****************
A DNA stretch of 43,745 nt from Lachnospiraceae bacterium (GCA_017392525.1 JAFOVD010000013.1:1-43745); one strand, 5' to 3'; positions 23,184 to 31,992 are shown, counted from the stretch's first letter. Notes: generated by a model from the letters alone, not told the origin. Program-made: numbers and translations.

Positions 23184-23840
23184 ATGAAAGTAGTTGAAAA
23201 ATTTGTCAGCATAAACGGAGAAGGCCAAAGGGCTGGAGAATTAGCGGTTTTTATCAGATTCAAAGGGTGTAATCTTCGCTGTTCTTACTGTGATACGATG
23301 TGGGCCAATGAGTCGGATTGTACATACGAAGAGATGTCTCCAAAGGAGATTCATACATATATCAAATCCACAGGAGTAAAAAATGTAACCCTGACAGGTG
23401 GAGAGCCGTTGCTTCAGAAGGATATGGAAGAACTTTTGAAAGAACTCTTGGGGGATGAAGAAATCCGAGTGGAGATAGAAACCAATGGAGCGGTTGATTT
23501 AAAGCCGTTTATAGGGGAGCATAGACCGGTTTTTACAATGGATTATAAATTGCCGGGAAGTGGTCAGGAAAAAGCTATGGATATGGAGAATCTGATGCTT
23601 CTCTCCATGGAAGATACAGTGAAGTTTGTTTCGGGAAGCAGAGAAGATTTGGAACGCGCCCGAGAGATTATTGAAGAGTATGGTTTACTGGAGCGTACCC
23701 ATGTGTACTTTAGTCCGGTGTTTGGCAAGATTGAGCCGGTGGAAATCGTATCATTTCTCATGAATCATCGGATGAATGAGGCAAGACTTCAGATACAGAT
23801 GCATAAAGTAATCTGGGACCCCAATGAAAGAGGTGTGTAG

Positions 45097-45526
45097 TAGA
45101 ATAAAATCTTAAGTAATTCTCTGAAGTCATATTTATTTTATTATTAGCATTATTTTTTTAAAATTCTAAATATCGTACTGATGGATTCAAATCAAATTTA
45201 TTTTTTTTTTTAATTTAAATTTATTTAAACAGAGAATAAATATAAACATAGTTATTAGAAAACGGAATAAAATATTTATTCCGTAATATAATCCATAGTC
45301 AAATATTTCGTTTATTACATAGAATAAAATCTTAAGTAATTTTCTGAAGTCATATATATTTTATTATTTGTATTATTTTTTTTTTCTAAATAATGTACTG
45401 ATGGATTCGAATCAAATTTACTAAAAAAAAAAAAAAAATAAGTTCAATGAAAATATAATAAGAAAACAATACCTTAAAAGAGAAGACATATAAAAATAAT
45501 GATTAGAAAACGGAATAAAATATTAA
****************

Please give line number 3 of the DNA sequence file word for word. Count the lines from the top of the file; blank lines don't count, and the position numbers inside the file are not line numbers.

23184 ATGAAAGTAGTTGAAAA